In the current macroeconomic environment, ongoing high inflation and elevated interest rates are putting pressures on businesses of all sectors and types – including financial institutions. Many community banks, in particular, may be struggling to find the path forward as the Federal Reserve has shown no sign of deviating from a tight monetary policy.

“There are some banks that are essentially waiting out this Fed cycle right now. With interest rates remaining high, many community banks have reached the point at which it’s difficult to achieve necessary margins. Additionally, with capital and liquidity tight, they are pausing on lending, which means they’re not growing, and in fact their earnings are shrinking a little more each quarter,” said Robert Pachence, head of PNC FIG Advisory at PNC Capital Markets. “On the flip side, there are also banks who are actively trying to stay out of that situation. They’re ready to adopt strategies and approaches that they might not have pursued before in order to get through their current challenges. This is where relying on consultative guidance from well-diversified institutions in the banking industry can offer real benefit.”

Many community banks are currently focused on finding solutions in three significant areas of concern:

  • Liquidity: One big current question for banks is how to retain deposits. As interest rates have risen, so has the cost of deposits for banks and the competition for depositors, many of whom may be looking to capitalize on higher rates by keeping their money in something other than a traditional bank checking account, certificate of deposit, or money market account. This leaves banks in a position of having to decide how to raise liquidity in the most economical way possible, which may involve taking a non-conventional approach, such as through selling loans or securities. This, in turn, leads to a decision on how best to manage the funds from those transactions, whether keeping them as on-hand liquidity or reinvesting to fund future loan activity. This creates a push and pull on balance sheets, as banks try to manage maintaining profitability, keeping liquidity robust, and funding future growth.
  • Interest Rate Risk: Managing interest rate risk is another critical concern. Banks may face interest rate exposure due to the inverted yield curve, with short-term floating rates exceeding long-term fixed rates as a result of the Fed’s series of interest rate hikes. Implementing a hedging program may be an effective approach to minimizing risk and helping to make sure a bank’s balance sheet performs well if rates rise or fall. But many community banks may lack the in-house resources to develop such strategies, in which case it can be important to turn to third-party advisors with demonstrated expertise
  • Raising Capital: As interest rates have risen, capital levels have dropped for many financial institutions, leaving them either looking for capital now or anticipating the need for it in the future. However, it may be difficult for banks to decide on the form that capital should take. Many community banks are not currently in a position to raise equity capital, and if they are interested in raising debt, they have to account for the rising cost of borrowing. When it comes to procuring capital, just as with hedging to protect against interest rate risk, adopting a proactive approach is important. But taking action may require having specialized knowledge about options that are available in the capital markets and the timing that may be most conducive for pursuing them, which may be an area of limitation for community banks with limited internal resources.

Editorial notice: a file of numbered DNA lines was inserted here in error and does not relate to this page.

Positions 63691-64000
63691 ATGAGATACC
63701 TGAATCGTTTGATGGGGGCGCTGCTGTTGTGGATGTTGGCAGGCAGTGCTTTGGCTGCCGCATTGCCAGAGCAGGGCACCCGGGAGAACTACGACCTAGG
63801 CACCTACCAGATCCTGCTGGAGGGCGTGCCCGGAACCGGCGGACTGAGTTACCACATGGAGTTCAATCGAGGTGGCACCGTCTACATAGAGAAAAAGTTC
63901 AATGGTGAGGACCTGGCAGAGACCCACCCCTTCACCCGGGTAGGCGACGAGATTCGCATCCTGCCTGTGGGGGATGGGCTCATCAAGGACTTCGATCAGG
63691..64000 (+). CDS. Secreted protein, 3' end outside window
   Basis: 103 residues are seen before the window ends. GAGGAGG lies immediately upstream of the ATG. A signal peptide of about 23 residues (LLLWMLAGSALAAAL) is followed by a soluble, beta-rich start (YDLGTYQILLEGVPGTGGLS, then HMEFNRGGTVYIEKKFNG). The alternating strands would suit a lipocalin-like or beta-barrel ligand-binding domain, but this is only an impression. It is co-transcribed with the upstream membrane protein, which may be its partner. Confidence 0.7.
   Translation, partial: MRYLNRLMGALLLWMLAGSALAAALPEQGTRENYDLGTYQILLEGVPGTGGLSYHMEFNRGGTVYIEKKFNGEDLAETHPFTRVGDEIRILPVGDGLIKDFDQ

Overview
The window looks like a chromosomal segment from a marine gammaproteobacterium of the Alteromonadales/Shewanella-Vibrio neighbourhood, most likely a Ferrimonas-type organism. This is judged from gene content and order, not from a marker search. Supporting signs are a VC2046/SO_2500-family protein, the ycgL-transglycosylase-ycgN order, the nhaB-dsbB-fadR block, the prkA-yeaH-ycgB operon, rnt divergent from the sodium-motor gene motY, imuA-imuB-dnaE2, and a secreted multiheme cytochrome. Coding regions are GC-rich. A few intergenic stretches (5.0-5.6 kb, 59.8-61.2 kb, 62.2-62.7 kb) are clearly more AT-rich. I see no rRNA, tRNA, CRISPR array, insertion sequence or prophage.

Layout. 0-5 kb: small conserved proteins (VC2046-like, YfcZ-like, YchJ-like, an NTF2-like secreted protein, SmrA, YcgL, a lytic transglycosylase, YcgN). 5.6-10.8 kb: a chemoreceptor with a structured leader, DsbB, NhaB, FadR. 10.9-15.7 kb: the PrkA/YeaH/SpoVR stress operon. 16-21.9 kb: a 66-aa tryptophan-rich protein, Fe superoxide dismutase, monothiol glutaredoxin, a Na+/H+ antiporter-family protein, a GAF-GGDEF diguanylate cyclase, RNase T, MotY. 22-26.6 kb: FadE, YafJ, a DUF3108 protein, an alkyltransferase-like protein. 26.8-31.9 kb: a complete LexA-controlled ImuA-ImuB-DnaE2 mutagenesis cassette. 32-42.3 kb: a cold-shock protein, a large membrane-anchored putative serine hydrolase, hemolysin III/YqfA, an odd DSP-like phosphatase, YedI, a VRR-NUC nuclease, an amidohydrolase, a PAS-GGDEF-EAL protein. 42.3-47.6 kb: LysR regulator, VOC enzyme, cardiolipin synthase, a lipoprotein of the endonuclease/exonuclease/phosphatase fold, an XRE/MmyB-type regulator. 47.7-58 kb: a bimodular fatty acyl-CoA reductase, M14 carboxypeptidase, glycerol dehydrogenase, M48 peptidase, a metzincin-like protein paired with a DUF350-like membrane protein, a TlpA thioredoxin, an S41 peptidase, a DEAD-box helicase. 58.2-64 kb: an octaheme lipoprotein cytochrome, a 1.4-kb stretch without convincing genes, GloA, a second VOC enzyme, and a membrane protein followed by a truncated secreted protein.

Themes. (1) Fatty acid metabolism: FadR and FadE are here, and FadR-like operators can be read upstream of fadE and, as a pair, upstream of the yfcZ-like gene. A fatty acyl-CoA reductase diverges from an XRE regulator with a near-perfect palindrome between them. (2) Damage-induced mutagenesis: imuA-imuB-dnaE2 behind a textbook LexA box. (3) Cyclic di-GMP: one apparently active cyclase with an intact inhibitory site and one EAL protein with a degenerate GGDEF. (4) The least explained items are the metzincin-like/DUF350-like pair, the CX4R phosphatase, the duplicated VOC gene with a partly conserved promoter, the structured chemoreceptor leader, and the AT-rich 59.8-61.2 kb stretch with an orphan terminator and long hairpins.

While banks may understand the importance of being proactive in order to grow and thrive in the current economic setting, many community banks may not have in-house capabilities to take action effectively. This is where turning to outside institutions with dedicated expertise can help fill the gaps.

“At PNC, we understand the needs that banks have, because we have the same needs. But as a large, diversified financial institution, we have teams of experts with broad industry knowledge. Through PNC FIG Advisory, banking clients can tap into that expertise,” said Pachence. “Our goal is to work strategically with banks to develop cohesive, bespoke plans to meet their needs. This might involve implementing a hedging program to manage interest rate risk through the PNC Derivative Products Group, leveraging solutions like PNC Asset Exchange to help manage balance sheets, developing strategies to raise capital, or even exploring possibilities in mergers and acquisitions. Whatever the needs are, our goal is to identify strategies and tactics and help banks execute on them.”

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